The primary objective of increasing the money supply in the economy is to benefit the entire economy and ensure optimal operation. To ensure the optimal functioning of the economy, any increase in the money supply should be approached with caution, with the ultimate goal of benefiting the entire economy. Therefore, it is important to exercise restraint in reducing the reserve ratio and printing more money.
While increasing the money supply can potentially lead to benefits such as increased output, improved competitiveness of exports, and a boost in domestic real income, it can also result in negative consequences such as currency devaluation. Typically, this devaluation leads to a depreciation of the currency which can have far-reaching implications, including increased inflation.
As a result of currency devaluation, inflation will increase, which will cause the prices of basic commodities to rise and reduce the purchasing power of the country. This will have a negative impact on consumers, as they will have to pay more for essential goods and services with their reduced paychecks.
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Furthermore, currency devaluation can discourage investment in bonds and currencies, and make it difficult for the country to import goods and services from other countries. If these imports do occur, importers and producers will pass on the higher costs to consumers, resulting in a "cost-push" inflation that could trigger a wage-price spiral, as warned by McCallum in 1999.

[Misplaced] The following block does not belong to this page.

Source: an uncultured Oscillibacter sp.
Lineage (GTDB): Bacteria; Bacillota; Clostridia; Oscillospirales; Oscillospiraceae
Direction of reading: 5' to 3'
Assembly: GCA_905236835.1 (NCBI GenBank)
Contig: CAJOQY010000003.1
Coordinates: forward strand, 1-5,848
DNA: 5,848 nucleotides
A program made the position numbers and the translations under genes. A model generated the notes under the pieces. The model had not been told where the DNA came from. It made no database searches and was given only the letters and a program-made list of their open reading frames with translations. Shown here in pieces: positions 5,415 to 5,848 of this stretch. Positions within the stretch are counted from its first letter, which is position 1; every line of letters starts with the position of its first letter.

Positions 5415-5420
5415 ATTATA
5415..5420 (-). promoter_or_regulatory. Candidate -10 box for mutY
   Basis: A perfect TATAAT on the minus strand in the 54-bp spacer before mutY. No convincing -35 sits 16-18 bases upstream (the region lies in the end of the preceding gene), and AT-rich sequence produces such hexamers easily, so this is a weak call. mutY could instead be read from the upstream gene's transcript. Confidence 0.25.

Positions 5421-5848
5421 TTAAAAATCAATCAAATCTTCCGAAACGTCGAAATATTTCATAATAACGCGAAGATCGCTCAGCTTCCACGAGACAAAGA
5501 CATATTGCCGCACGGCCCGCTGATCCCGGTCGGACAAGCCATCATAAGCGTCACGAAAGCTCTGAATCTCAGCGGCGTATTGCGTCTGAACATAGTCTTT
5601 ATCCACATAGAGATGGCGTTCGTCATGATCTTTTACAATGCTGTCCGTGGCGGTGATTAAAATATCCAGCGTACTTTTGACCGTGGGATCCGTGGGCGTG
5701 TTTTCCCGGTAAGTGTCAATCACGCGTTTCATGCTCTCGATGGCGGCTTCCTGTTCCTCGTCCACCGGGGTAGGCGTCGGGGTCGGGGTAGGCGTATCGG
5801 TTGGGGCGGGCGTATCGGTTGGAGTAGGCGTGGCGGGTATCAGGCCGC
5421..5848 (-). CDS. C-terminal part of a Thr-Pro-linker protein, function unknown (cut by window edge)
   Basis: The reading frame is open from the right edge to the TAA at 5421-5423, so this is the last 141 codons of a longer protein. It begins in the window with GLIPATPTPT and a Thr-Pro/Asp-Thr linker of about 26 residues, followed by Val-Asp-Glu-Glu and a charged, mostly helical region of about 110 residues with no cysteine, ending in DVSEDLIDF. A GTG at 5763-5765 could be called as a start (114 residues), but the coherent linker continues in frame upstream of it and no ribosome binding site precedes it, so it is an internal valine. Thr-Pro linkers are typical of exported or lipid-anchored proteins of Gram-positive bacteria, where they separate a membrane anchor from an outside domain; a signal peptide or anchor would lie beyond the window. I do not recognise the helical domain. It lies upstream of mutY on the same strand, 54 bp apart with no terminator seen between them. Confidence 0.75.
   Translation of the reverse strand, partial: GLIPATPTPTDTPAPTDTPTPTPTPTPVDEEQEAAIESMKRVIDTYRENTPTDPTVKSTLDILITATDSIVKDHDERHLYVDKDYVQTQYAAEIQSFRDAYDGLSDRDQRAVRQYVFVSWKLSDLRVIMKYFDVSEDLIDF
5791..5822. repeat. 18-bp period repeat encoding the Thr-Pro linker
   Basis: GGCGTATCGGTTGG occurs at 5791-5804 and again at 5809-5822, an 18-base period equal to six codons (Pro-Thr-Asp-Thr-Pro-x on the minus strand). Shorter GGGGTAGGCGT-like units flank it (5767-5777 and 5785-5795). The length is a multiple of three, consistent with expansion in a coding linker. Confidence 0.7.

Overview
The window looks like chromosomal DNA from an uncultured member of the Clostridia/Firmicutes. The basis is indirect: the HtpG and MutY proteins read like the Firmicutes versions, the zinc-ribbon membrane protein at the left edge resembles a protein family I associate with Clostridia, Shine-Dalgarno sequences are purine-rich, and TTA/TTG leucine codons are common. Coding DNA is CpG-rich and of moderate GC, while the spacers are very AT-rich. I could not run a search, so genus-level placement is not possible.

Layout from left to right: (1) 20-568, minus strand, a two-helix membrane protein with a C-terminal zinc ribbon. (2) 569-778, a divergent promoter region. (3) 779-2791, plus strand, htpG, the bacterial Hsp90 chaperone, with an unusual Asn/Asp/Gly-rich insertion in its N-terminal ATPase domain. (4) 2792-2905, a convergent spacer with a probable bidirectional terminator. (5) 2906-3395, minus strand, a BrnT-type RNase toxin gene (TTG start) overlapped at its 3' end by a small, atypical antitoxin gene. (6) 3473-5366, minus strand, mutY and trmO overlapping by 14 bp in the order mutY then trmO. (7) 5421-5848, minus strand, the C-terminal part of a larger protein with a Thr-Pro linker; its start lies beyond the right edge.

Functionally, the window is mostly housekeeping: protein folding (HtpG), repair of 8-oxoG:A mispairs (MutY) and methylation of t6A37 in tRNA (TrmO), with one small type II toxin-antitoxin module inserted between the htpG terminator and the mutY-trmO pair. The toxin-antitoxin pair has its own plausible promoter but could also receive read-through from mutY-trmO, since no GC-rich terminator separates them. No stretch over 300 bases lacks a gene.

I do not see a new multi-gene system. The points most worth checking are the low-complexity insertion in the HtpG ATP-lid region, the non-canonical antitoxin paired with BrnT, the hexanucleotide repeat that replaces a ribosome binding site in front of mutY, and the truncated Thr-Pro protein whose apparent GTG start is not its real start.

As a result of currency devaluation, market inefficiencies may arise, making it difficult for companies to make long-term budgeting plans. Inflation can also decrease company productivity, as they may focus more on profit and loss as a result of currency inflation and neglect products and services.
Another reason why increasing the money supply and currency devaluation should be discouraged is the potential reduction in foreign direct investment. Many international investors may be hesitant to invest in the country due to the unfavorable conditions brought about by currency devaluation.
Increasing the money supply in the economy should be approached with caution, as the primary objective should be to benefit the entire economy and ensure it functions optimally. Printing more money and reducing the reserve ratio should be avoided unless necessary.
While increasing the money supply may boost domestic real income, output, and export competitiveness, it can also result in negative consequences, such as devaluation of the currency and increased inflation. Inflation, in turn, reduces the purchasing power of consumers, discourages investment, and makes it difficult for the country to import goods and services.
Currency devaluation can also lead to reduced foreign direct investment, limiting opportunities for local firms to explore new markets and increase their income and profits. Additionally, the government may experience a loss of revenue from foreign direct investment, and domestic companies may have fewer opportunities to increase employment for citizens.
In light of these negative consequences, it is advisable for the government to focus on promoting other key areas such as improving infrastructure, creating better incentives for local and foreign investment, and adopting prudent fiscal policies to stimulate the economy and maintain an optimum level of money supply.
McCallum, T. (1999). Monetary Economics. New York: Macmillan
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